Day after day, we are bombarded by news stories about people suffering from online hate and vitriol. In 2016, an 18-year old Texas girl shot herself in the chest after enduring harassing messages online. And who can forget Amanda Todd, the 15-year-old girl who sparked nationwide outrage in 2012 after it was revealed in the YouTube video she left behind how she was cyberbullied for many years?
It’s already 2020, but it seems like hate speech and bullying is still alive and kicking in the online sphere. In this article, we’ll discuss hate speech and cyberbullying, how you can spot them in the flesh, and what we can do to help alleviate the problem.
By definition, cyberbullying refers to the act of harming, intimidating, or attempting to coerce someone online. While traditional bullying consists of both physical and verbal abuse, cyberbullying consists of purely verbal abuse due to its medium. Cyberbullying has become so rampant in recent years that 23 out of 50 states in the US now have specific laws targeting cyberbullying.
In many ways, online hate speech can be considered a form of cyberbullying. But although the latter is quite easy to define, defining hate speech is a bit more complex, mainly because the term ‘hate speech’ could mean differently depending on who is asked. To some, the term encompasses all kinds of online attacks. To others, it refers only to very specific things.
As a general term, the act of criticizing or attacking someone on the basis of their race, ethnicity, nationality, sex, religion, sexuality, or gender is typically considered hate speech.
However, there is a lot of controversy regarding hate speech and its relation to the First Amendment, which covers freedom of speech. Many people believe that the lines between exercising the right to speak one’s mind and committing hate speech are becoming increasingly blurry.
The thing is, it’s not always easy to know when a line has been crossed, especially since the boundaries are completely imaginary. After all, even from an individualistic perspective, we all have our own level of tolerance. Some people get offended by crude language. Others, not so much. Some are entertained by dark jokes. Others are offended by them.
Dominic O’Sullivan, an associate professor of political science at Charles Sturt University points out the distinction based on the United Nations’ definition. “There are differences between what is wrong and what is intolerably wrong,” O’Sullivan says. “There are some views that a free society can’t tolerate.”
Most importantly, hate speech is not free speech because your rights end where another person’s rights begin. When you commit hate speech, you are also infringing on other people’s rights to feel safe.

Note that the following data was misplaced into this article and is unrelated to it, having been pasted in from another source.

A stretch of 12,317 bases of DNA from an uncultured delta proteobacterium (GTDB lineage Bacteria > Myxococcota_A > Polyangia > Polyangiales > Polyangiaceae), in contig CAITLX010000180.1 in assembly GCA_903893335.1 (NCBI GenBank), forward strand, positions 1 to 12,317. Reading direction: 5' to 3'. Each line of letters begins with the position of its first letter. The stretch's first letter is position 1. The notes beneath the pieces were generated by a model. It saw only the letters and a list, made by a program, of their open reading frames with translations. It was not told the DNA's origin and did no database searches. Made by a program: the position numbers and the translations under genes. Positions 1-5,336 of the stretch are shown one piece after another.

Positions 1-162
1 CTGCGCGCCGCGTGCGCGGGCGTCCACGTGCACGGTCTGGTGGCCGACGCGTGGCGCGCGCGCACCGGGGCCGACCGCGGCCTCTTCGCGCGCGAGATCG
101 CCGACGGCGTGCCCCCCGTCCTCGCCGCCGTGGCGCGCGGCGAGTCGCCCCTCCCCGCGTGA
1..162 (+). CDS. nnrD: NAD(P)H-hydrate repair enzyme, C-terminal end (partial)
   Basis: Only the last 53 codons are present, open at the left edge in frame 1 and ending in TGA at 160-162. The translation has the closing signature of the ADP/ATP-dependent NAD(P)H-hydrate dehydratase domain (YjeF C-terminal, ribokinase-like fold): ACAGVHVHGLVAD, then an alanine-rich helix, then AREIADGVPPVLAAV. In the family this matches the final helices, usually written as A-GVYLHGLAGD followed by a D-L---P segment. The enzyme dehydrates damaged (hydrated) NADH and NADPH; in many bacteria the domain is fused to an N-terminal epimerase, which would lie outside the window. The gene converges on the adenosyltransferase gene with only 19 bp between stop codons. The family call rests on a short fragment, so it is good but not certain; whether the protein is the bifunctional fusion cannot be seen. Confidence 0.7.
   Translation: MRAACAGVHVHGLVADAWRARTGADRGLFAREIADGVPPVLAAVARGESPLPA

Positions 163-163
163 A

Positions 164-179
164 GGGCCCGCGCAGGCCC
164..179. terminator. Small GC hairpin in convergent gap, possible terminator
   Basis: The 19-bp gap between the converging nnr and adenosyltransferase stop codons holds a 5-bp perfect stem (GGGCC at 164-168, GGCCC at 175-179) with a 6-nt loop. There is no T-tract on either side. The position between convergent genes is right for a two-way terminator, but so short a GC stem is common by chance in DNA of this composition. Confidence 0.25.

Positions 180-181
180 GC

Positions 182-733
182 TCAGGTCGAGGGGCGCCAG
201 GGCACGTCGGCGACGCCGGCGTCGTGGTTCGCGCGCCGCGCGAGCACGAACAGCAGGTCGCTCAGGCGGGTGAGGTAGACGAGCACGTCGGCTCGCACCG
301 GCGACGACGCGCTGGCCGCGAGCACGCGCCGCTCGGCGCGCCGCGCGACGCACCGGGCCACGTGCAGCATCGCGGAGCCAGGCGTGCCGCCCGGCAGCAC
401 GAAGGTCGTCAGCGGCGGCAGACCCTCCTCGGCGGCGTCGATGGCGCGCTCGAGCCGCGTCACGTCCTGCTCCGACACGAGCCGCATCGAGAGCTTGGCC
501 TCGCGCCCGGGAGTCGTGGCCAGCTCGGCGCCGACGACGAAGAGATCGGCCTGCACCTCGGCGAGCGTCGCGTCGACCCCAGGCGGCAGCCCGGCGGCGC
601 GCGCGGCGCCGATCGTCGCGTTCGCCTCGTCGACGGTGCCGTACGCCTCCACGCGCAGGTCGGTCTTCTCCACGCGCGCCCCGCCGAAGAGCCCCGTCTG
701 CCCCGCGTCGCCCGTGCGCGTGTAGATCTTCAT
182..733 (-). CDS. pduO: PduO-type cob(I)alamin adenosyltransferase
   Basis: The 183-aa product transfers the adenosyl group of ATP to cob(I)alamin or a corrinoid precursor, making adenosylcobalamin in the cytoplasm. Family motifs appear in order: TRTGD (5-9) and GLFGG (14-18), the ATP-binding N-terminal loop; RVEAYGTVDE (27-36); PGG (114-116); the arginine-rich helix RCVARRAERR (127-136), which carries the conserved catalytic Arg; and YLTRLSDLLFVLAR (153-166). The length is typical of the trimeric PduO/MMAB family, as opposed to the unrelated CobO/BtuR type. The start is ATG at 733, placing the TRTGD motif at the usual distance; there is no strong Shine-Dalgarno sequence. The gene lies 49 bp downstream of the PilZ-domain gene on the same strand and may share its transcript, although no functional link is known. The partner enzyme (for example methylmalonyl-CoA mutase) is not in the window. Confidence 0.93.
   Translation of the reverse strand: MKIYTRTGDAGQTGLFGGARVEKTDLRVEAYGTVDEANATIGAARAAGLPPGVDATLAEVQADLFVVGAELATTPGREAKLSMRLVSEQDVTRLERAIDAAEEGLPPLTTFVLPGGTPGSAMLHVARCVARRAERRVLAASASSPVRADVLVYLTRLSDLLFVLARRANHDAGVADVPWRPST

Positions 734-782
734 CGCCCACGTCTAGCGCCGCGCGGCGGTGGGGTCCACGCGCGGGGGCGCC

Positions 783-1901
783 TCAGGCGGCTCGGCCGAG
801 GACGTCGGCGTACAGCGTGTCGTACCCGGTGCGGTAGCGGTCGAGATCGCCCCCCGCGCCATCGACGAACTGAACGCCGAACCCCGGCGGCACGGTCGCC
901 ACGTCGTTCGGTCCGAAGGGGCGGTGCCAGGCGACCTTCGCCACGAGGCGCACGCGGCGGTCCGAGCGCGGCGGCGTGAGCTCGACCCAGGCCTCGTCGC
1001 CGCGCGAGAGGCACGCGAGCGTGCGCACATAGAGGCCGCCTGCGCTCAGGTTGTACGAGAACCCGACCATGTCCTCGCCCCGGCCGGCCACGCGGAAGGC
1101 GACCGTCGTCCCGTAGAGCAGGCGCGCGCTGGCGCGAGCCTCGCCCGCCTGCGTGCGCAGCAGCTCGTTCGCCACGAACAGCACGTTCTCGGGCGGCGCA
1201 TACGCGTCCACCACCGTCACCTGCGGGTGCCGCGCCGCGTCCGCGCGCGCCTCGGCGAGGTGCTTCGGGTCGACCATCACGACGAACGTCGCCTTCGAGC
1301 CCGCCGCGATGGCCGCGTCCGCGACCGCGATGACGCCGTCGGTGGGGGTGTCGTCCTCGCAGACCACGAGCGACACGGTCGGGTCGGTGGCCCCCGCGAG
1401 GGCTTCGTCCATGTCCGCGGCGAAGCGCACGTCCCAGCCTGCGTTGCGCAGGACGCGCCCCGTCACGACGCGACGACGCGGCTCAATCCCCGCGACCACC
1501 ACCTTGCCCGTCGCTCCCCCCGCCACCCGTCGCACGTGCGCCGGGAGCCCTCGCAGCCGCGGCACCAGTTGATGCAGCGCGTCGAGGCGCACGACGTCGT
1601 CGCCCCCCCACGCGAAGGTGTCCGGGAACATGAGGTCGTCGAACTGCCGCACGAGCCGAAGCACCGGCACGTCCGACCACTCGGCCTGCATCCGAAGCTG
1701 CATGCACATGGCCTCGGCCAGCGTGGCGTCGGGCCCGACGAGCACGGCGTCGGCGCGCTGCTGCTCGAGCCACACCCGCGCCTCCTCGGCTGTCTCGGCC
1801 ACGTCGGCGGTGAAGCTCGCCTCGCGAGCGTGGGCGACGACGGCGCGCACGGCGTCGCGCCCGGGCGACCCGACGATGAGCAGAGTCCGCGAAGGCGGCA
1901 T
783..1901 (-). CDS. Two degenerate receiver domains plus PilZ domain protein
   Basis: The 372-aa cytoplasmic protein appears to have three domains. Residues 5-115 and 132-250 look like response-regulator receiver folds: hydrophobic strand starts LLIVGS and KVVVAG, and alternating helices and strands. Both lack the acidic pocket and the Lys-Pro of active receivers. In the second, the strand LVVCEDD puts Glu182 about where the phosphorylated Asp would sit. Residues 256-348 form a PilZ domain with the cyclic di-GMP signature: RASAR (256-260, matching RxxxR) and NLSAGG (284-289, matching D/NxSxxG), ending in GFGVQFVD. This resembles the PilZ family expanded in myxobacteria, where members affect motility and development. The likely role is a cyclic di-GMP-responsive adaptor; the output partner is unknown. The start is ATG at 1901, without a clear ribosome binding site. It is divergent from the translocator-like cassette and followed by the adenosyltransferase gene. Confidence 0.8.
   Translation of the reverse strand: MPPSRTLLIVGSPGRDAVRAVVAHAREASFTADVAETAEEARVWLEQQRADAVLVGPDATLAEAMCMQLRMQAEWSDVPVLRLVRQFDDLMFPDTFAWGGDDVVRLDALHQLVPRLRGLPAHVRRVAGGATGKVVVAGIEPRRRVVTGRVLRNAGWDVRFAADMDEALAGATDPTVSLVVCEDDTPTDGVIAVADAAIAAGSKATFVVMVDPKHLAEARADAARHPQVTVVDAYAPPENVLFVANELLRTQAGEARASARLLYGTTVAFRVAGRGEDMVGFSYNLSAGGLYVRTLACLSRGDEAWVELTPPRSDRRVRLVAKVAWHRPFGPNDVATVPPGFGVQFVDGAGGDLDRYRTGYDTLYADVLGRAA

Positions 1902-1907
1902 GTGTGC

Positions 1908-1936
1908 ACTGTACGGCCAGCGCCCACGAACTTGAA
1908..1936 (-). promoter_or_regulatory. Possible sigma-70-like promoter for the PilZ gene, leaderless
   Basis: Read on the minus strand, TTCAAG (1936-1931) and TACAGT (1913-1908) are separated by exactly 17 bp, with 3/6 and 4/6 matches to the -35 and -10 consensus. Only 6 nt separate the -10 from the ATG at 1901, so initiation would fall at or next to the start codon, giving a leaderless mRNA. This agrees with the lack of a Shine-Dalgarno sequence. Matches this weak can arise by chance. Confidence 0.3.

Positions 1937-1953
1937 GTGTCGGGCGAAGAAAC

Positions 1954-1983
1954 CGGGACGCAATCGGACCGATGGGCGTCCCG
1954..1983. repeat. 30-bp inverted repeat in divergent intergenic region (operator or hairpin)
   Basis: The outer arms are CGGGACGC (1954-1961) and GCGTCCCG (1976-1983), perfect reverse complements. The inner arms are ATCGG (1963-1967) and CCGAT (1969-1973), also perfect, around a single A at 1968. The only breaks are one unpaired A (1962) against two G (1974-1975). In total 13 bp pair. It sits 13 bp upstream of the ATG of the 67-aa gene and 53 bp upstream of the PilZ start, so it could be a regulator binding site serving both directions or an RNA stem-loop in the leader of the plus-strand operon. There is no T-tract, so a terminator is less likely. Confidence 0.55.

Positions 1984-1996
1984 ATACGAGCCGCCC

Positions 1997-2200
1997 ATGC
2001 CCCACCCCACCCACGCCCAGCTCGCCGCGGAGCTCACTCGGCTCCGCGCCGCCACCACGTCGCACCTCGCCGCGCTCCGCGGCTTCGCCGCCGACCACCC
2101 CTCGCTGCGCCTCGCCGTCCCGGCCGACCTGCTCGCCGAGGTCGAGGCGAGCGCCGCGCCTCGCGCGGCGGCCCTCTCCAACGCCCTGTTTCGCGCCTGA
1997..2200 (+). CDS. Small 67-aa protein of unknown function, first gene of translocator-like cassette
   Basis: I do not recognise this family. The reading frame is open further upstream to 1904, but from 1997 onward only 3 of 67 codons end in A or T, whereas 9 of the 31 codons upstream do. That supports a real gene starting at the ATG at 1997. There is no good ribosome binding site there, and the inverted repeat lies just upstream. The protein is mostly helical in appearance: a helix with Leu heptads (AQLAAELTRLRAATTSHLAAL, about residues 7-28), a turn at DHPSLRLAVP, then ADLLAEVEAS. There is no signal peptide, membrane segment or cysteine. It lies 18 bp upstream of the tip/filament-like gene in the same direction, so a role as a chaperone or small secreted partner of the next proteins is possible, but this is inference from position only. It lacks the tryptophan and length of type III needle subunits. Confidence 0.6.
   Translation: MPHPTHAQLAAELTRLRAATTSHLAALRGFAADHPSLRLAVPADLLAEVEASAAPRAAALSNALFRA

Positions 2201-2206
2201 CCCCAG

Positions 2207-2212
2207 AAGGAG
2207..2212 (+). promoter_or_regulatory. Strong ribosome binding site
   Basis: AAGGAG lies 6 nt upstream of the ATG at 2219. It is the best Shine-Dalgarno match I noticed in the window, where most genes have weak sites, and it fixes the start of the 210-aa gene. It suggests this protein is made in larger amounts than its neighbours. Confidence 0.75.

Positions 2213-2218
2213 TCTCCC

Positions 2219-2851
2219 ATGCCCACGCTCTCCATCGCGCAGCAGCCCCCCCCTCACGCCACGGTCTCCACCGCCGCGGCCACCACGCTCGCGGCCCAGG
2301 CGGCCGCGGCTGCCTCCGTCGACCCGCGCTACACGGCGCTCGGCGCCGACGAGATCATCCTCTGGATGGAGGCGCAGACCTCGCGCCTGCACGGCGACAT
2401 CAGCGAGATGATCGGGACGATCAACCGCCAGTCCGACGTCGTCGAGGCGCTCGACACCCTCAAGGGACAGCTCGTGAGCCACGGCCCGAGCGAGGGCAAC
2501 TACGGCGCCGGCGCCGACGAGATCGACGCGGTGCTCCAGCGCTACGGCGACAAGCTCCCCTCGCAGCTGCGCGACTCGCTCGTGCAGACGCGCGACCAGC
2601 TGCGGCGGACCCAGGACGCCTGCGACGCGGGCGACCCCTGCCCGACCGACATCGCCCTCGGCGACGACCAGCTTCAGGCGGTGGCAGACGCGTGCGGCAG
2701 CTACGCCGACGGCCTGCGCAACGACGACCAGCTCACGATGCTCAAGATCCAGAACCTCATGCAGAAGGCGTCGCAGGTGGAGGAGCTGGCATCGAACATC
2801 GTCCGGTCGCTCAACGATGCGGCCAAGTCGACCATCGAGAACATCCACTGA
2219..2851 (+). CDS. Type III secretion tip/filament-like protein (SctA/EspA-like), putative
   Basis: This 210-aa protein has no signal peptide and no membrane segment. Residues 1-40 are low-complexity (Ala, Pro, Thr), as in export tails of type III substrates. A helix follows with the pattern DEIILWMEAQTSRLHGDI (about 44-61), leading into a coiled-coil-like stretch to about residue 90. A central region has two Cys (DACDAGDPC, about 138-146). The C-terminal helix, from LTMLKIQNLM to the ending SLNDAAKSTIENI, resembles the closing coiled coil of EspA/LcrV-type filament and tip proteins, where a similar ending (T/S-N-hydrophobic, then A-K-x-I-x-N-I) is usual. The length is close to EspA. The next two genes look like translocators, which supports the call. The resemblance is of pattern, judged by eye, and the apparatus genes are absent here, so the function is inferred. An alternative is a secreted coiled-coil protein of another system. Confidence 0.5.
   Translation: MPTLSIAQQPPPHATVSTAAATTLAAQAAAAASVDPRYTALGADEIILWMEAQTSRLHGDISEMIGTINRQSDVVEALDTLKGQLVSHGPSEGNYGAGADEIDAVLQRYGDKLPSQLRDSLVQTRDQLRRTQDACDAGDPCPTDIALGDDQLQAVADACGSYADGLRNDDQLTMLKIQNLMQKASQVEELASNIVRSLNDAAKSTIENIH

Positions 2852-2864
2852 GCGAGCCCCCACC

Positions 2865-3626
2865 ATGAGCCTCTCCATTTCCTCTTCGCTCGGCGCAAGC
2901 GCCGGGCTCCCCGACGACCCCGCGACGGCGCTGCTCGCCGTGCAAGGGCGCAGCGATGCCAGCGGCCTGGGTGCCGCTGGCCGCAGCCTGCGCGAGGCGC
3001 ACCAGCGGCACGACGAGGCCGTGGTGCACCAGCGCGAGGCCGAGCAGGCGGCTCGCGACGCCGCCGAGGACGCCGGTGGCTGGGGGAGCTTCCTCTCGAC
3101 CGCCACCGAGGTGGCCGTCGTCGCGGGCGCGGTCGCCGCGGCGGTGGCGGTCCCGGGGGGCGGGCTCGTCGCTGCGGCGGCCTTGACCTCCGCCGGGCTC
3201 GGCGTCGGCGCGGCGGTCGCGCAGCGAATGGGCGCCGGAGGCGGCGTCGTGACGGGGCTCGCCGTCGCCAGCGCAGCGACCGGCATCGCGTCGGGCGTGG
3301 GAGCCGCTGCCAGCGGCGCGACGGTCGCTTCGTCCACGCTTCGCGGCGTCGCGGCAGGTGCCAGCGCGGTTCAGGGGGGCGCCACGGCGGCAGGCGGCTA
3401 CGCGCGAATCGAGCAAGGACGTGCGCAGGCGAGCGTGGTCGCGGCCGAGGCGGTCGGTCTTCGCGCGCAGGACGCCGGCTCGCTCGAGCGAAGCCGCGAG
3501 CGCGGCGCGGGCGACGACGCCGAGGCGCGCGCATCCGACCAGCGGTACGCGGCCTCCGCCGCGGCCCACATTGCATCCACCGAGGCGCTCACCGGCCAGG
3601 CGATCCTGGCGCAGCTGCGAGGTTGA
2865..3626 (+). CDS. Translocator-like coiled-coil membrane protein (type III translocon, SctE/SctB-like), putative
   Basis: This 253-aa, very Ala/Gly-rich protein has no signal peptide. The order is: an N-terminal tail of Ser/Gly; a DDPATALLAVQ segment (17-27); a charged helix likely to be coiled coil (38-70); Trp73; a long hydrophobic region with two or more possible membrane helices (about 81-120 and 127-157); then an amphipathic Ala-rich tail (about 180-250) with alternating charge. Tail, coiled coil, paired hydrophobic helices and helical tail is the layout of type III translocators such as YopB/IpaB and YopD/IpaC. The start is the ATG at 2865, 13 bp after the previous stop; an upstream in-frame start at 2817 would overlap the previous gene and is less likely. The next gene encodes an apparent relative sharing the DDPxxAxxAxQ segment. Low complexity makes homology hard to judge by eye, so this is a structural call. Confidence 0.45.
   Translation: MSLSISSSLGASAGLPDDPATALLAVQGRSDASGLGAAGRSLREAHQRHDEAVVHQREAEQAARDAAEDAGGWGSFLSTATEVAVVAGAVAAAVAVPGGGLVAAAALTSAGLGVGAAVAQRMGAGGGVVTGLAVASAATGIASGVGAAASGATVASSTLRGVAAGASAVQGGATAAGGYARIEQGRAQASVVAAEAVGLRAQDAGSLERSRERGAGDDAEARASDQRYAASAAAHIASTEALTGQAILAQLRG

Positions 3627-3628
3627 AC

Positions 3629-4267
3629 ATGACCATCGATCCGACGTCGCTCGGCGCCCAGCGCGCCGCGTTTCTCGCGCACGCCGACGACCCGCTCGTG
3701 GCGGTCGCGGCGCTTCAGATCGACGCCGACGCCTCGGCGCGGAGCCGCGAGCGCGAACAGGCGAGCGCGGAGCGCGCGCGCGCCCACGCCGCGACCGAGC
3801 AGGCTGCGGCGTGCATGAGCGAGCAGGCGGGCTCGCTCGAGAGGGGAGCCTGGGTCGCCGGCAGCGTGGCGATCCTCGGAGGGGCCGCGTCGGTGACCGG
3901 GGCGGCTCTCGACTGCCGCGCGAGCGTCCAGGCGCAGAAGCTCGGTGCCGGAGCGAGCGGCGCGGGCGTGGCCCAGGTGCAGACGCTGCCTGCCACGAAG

If we go by the most accepted definition, hate speech is dangerous because it can influence people to discriminate against others based on a protected characteristic; essentially, characteristics that are considered unchangeable.
Things like ethnicity and race can’t be changed – they’re simply a part of who we are as people. There is nothing but pure malice behind attacking someone for something that they have no control over. Attempts to threaten or incite violence towards a person with protected characteristics can be dehumanizing, which is exactly what attackers want to happen.
Simply put, when you view someone as less than human, it becomes easier to victimize them. In fact, there is evidence that suggests that hate speech can predict violence. For example, even before the Holocaust, the Nazi party was already publishing antisemitic cartoons calling Jews rats or vermin. This made it easier for individual Nazi soldiers to see Jews as lesser beings, leading to the Holocaust.
Since hate speech and cyberbullying are so rampant today, it’s important to know how to spot them when you encounter them online.
There are many instances wherein hate speech and cyberbullying are so obvious that it’s impossible to claim otherwise. For example, a person posting something harmful, dehumanizing, or humiliating about another person is obviously covered under hate speech and cyberbullying. So are threats, slanderous posts, and leaked sensitive media.
The most dangerous kinds of hate speech and cyberbullying, however, are the ones that are subtle enough to not get noticed. The ones that can happen right under anyone’s noses. The ones considered mild enough to not alarm anyone, but still cause dread and unease in the target.
Unfortunately, determining this is not always clear-cut. According to Richard Allan, Facebook’s VP EMEA for Public Policy, it’s important to consider other factors when deciding whether or not something is hate speech or cyberbullying.
Right now, there are very few things that can be done to prevent hate speech and cyberbullying. Anyone with an electronic device and an internet connection can gain unmitigated access to social media platforms and other websites, which means that anyone can commit these acts anytime.
Then again, this doesn’t mean that there’s nothing you can do to help combat this issue. If you think someone you know is a victim of hate speech and cyberbullying, the first thing you should do is to provide support to them. Let them know that you’re there for them and that you will stand by them no matter what. Victims of hate speech and cyberbullying can often feel alienated from their peers, which is why providing support matters greatly.
In addition to this, you can reach out to organizations that aim to help and support victims, such as Cybersmile. You can also check out local organizations within your state or city. These organizations typically also do steps towards prevention, so by helping them, you’re also helping to prevent these things from happening again.
Hate speech and cyberbullying are things that shouldn’t be happening anymore in 2020. With your voice, you can make a change!